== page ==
marc falardeau

Lizzie Harris’s Seven Poet/Editors


We’ve all heard the assertion, only poets read poetry. There are, of course, many poets who become exceptions to the rule—the award-winners, the list-toppers, the Billy Collins book inexplicably on your therapist’s bookshelf—but, in general, small readership is the curse, and blessing, of poetry.

Most times, being a poet feels less like a profession or identity, and more like being involved in a secret society. Its membership fees include everything from self-isolation to over-priced MFAs, but center around one key demand: You have to read poetry. Support it, edit it, publish it. So it’s no wonder that when I was asked to write a list, the intersection of poet and editor came right to mind.

I’ve worked as a poetry editor in some form or another for the last nine years, most of which were B.V. (Before Validation). I loved the proximity to the thing that I loved—the idea that as an editor, I could point to something and say (with whatever certainty I could muster): this is important.

Today, as the co-poetry editor for Bodega Magazine, I’m surrounded by women whom I equally admire for their talent and taste. I’ve always believed that having a good eye is a talent of its own; advocating for someone’s work before someone else has published it/verified its quality is its own vulnerability—vulnerability that, more and more, comes with the territory of calling yourself a poet. In fact, when I stepped back and looked at the task of listing outstanding, emerging* poet-editors, I found it difficult to number them.

*I should note my interpretation of “emerging” is less about being known and more about coming into view. The future Carmen Gimenez Smiths and Rebecca Wolffs. Poets whose work we should all be watching, and whose journals we should all be submitting to.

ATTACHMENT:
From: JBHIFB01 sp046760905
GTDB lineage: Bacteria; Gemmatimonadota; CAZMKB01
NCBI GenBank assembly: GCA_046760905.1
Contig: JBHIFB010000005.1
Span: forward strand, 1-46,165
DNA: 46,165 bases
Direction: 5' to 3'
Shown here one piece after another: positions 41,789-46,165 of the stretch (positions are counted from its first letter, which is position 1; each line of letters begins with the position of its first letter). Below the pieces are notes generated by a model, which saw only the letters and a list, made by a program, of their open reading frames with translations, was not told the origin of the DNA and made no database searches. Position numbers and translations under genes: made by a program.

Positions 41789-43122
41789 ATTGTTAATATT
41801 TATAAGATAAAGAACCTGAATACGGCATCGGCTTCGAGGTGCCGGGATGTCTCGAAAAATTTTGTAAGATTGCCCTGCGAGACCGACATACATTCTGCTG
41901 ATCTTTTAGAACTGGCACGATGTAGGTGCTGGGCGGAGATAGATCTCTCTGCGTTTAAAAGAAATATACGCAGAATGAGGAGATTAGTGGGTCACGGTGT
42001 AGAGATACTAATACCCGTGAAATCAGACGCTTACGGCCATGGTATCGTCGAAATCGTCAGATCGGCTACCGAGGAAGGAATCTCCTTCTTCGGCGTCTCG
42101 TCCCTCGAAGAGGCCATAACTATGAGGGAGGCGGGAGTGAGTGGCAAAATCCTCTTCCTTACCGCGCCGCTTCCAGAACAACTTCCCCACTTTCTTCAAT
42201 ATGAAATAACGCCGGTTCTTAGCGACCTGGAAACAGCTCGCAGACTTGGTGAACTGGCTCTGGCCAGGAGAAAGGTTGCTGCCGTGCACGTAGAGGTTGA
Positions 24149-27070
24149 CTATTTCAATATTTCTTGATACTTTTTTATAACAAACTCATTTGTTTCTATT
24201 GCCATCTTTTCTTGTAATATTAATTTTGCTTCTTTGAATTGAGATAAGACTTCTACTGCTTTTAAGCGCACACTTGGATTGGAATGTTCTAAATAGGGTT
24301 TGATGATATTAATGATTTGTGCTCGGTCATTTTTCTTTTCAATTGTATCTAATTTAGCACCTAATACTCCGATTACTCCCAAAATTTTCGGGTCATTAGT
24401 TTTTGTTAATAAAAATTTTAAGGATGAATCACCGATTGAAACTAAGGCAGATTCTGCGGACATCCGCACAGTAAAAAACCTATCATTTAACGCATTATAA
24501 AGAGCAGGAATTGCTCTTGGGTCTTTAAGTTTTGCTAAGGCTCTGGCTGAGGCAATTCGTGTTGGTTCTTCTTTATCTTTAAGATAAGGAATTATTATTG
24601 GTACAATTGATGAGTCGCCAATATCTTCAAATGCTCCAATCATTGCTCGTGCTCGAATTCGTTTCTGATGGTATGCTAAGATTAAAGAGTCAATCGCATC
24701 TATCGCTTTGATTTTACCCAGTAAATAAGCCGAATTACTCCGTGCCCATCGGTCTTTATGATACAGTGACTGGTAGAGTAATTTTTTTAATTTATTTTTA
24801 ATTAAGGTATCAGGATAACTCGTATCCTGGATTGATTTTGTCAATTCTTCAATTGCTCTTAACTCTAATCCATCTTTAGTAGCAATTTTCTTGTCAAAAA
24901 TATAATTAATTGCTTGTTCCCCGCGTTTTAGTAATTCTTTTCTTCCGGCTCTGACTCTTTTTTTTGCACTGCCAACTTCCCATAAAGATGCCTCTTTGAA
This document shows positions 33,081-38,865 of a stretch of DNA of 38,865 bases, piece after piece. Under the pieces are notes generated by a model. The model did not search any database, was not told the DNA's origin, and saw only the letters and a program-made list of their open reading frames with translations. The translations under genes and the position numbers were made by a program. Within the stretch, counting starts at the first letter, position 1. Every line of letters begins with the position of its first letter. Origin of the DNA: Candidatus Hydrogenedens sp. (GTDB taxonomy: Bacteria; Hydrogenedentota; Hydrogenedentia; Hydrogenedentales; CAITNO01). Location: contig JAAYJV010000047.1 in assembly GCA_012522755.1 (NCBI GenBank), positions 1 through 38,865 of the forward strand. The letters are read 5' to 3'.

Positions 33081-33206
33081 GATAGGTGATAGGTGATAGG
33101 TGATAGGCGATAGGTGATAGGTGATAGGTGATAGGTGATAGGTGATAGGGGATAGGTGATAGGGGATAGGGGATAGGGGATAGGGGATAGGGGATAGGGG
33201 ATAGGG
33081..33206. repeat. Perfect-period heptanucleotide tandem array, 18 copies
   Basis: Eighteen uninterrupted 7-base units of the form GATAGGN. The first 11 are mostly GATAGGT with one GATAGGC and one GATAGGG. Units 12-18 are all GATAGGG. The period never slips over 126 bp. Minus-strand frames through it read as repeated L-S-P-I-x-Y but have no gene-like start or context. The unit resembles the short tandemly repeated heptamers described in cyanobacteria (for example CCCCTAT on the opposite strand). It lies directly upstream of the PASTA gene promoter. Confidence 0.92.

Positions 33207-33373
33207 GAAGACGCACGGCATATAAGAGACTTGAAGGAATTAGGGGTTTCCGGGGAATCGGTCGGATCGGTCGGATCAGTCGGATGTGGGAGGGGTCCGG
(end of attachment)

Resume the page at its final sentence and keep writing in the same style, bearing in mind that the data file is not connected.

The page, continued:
So, here it is, my hyper-abridged list of women who aren’t just creating thoughtful and important work, but also sponsoring it. Roll call:


  1. Kelly Forsythe

Kelly Forsythe  is the ultimate triple threat, the J. Lo of poetry. By day she’s the Director of Publicity for Copper Canyon; by night, editor of Phantom Books—a chapbook publisher and an online journal (which has published everyone from Heather Christle to Robin Coste Lewis to Laura Kasischke); by late-night she’s an incredible poet tackling girlhood, one violent stanza at a time. In “Espresso,” she writes, “what happens / in my throat   stepping back / it doesn’t make you want any less / to know what my body could take.” It’s also worth noting that Phantom, which Forsyth founded, boasts a masthead chock-full of young poetry powerhouses like Hafizah Geter, Ekoko Omadeke, Cat Richardson, Abba Belgrave and Ryan Stevenson. I know, right?

Read Forsythe’s chapbook, Helix, here.

Submit to Phantom here.


  1. Morgan Parker 

Morgan Parker is possibly the hardest working woman in the poetry business: She guest-edited for a long list of literary establishments—from The Atlas Review to Apogee— before landing as the poetry editor at The Offing. A lot has been said about Parker’s insane talent, but not enough has been said about her discernment. Parker doesn’t publish mediocre poems. When I read her selections, my first thought is usually “that’s my favorite thing so-and-so has written.” Picking one Parker poem is hard, so I’ll go back to the first I ever read: In “If My Housemate Fucks With Me I Would Get So Real (Audition Tape Take 1),” she writes, “I’m so real my hair is going gray, / legs bruised up like tree bark, / veins of my neck as swollen as / ripe fruit, the cheeks of what is growing.” Parker is equally aware of her self and her surroundings. She sees both with remarkable clarity.

Read Parker’s poems here.

Submit to The Offing here.


  1. Cathy Linh Che